While Ali reflects on the highs of his career, he also sheds light on some of the struggles, which have also led him to sport a new hat in 2020 as the co-founder of music tech startup EngineEars. The catalyst of the venture began during a time when Ali felt his inspiration was beginning to fade. He became increasingly interested in educating others as he was frequently receiving direct messages about his approach and managing the business side of audio engineering.

It began as an Instagram community in 2018, then scaled to global workshops with the help of his business partner Dan Maynard, making the establishment of the music tech startup increasingly necessary to provide a tangible resource that would address the needs of creative engineers, producers, labels, and artists.

“It was crazy to realize that it wasn’t just the inspiration and the education that these music creators and music professionals are searching for,” said Ali. “It’s actually the business tools as well, and I knew that to be true ’cause I’m one of the biggest engineers in the world, and I’m dealing with the same thing a kid from Japan is dealing with, or somebody from Australia or Canada. Helping them manage the businesses was the spark of actually developing the platform off of bare necessity.”

EngineEars is now empowering users through its conventional features allowing users to instantly book verified audio engineers and recording studios, its website mentions. The platform also enables file sharing, messaging, and seamless payments to improve the business management between all parties. The goal is to reduce the hassle of juggling various applications like Dropbox, Cash App, Venmo, QuickBooks, and Instagram.

Courtesy of EngineEars

“No more having to wait 30 or 60 days for net invoicing or chasing an artist down once you spent hours behind the song. It was basically just realizing a bigger problem with the industry that was forgotten about. Audio engineers are the conduit to the music industry. We are the ones that hold the relationships with the artists, the managers, and the producers. So, why is it that we have to have 15 different tools to manage our business? That’s when EngineEars comes into play [by] providing those business solutions.”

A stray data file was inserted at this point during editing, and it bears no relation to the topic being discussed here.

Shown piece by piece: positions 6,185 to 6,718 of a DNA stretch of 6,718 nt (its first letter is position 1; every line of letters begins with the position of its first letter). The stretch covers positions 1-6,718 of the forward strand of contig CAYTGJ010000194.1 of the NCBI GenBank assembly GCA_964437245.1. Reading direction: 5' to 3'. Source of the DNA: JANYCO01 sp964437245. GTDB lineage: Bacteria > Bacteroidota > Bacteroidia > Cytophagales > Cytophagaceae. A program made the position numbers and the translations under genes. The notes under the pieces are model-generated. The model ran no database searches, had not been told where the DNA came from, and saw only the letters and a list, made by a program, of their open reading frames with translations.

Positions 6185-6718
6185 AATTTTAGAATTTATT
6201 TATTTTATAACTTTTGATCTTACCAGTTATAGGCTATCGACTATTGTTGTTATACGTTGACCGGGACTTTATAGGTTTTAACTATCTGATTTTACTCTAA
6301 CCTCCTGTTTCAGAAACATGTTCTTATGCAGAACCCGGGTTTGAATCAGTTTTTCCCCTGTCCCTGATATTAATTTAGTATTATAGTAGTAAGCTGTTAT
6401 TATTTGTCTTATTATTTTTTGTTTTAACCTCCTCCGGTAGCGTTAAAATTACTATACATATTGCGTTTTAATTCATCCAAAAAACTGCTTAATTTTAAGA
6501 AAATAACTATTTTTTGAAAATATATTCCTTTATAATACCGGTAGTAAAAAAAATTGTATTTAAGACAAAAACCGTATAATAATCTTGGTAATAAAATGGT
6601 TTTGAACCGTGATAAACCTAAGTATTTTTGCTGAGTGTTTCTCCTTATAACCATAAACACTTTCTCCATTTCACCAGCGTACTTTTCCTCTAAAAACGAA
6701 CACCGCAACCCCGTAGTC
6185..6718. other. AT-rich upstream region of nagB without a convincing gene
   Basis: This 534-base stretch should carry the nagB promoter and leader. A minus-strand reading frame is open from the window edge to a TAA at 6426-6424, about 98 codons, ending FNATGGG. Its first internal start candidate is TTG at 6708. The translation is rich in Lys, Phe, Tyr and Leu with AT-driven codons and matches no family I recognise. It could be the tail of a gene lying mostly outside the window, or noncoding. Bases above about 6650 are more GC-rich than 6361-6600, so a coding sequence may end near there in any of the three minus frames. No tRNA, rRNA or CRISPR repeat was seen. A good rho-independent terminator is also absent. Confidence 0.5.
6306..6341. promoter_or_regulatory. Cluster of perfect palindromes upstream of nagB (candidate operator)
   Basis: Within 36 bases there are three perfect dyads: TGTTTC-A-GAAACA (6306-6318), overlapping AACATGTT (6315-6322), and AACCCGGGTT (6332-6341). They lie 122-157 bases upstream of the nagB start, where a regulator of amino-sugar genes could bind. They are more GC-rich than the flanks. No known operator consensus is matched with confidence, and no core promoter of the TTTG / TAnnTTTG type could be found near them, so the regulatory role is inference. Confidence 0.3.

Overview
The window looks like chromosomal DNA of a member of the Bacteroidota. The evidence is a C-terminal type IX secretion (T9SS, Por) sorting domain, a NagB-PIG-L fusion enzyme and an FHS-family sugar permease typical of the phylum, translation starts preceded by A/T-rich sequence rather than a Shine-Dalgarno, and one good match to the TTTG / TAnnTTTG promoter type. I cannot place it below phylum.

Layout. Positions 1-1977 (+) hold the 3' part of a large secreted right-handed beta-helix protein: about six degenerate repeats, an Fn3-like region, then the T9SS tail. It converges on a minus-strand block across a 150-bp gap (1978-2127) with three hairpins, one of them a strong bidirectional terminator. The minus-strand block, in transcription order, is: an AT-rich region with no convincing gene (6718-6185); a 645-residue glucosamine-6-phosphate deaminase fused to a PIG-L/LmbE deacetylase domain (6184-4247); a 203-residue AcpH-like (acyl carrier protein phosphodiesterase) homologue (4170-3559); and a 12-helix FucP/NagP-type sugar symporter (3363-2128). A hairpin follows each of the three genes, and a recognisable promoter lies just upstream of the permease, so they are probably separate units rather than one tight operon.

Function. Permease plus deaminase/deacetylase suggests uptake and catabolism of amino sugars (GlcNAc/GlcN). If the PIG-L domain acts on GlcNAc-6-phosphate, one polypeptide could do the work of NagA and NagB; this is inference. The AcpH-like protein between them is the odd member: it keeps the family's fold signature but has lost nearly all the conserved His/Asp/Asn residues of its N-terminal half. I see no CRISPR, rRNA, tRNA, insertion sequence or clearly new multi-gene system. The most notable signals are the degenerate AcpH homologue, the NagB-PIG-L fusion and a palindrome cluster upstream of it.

Latest Funding Round

To strengthen their work within the space, EngineEars has closed a $7.5 million seed round led by Drive Capital, with participation from Slauson & Co., 645 Ventures, and FLUS Investment Group. Additional investors include Kendrick Lamar, Roddy Ricch, YG, DJ Khaled, Mustard, Russ, and more.

In total, EngineEars has raised $8.5 million since inception, according to information provided to AFROTECH.

Their latest funding round aims to enhance the capabilities of their booking software through scheduling and direct calendar integration, and automated payment splits, according to Co-Founder and CTO Luke Sorenson. The funding will also aid in expanding the reach of available studios, which currently sits at 500.

“We’re big believers in founders working to solve their own problems, and Derek is absolutely doing that by bringing efficiencies to the historically inefficient process of payments and collaboration in the music industry,” said Drive Capital Partner Chris Olsen in a news release. “We believe in Derek’s vision to build EngineEars into the platform where investment in music happens.”

In the future, Ali hopes the platform will support users from creation to distribution.

“Naturally, the next step will be distribution,” Ali said. “We want to plug in and be able to take an artist all the way from inception all the way to distribution under one roof as well as other AI tools for music collaborators and music professionals, allowing them to improve their efficiencies in the workflow and the creation process.”